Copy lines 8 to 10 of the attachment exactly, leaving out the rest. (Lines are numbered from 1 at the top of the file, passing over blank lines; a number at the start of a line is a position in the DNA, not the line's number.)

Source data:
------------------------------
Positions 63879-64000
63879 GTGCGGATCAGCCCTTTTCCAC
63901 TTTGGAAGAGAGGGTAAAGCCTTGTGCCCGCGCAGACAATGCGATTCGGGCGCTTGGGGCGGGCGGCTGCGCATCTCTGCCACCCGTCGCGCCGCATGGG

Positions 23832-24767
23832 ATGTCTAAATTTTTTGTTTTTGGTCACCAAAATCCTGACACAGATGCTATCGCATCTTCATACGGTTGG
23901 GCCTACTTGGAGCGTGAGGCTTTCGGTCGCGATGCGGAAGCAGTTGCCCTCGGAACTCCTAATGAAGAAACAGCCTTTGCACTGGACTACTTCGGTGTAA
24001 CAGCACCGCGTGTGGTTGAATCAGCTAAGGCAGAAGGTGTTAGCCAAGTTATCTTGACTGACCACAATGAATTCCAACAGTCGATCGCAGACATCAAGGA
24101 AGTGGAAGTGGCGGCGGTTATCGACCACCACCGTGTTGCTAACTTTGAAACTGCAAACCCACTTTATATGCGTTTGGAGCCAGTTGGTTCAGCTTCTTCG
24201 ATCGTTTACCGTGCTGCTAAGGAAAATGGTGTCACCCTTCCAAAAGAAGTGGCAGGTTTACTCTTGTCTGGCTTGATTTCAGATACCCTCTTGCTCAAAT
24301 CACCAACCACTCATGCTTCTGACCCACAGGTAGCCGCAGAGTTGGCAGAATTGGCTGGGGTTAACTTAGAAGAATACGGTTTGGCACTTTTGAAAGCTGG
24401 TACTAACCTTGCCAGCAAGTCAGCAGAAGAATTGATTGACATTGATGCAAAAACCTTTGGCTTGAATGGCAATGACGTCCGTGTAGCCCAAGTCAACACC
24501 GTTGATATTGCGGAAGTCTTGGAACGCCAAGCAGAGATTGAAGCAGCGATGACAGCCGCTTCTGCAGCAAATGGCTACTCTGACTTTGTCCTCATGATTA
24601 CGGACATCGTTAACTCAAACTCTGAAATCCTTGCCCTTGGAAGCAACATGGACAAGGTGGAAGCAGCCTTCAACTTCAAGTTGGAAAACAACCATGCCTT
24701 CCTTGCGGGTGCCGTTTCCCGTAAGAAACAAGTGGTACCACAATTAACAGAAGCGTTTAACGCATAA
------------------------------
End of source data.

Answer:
24101 AGTGGAAGTGGCGGCGGTTATCGACCACCACCGTGTTGCTAACTTTGAAACTGCAAACCCACTTTATATGCGTTTGGAGCCAGTTGGTTCAGCTTCTTCG
24201 ATCGTTTACCGTGCTGCTAAGGAAAATGGTGTCACCCTTCCAAAAGAAGTGGCAGGTTTACTCTTGTCTGGCTTGATTTCAGATACCCTCTTGCTCAAAT
24301 CACCAACCACTCATGCTTCTGACCCACAGGTAGCCGCAGAGTTGGCAGAATTGGCTGGGGTTAACTTAGAAGAATACGGTTTGGCACTTTTGAAAGCTGG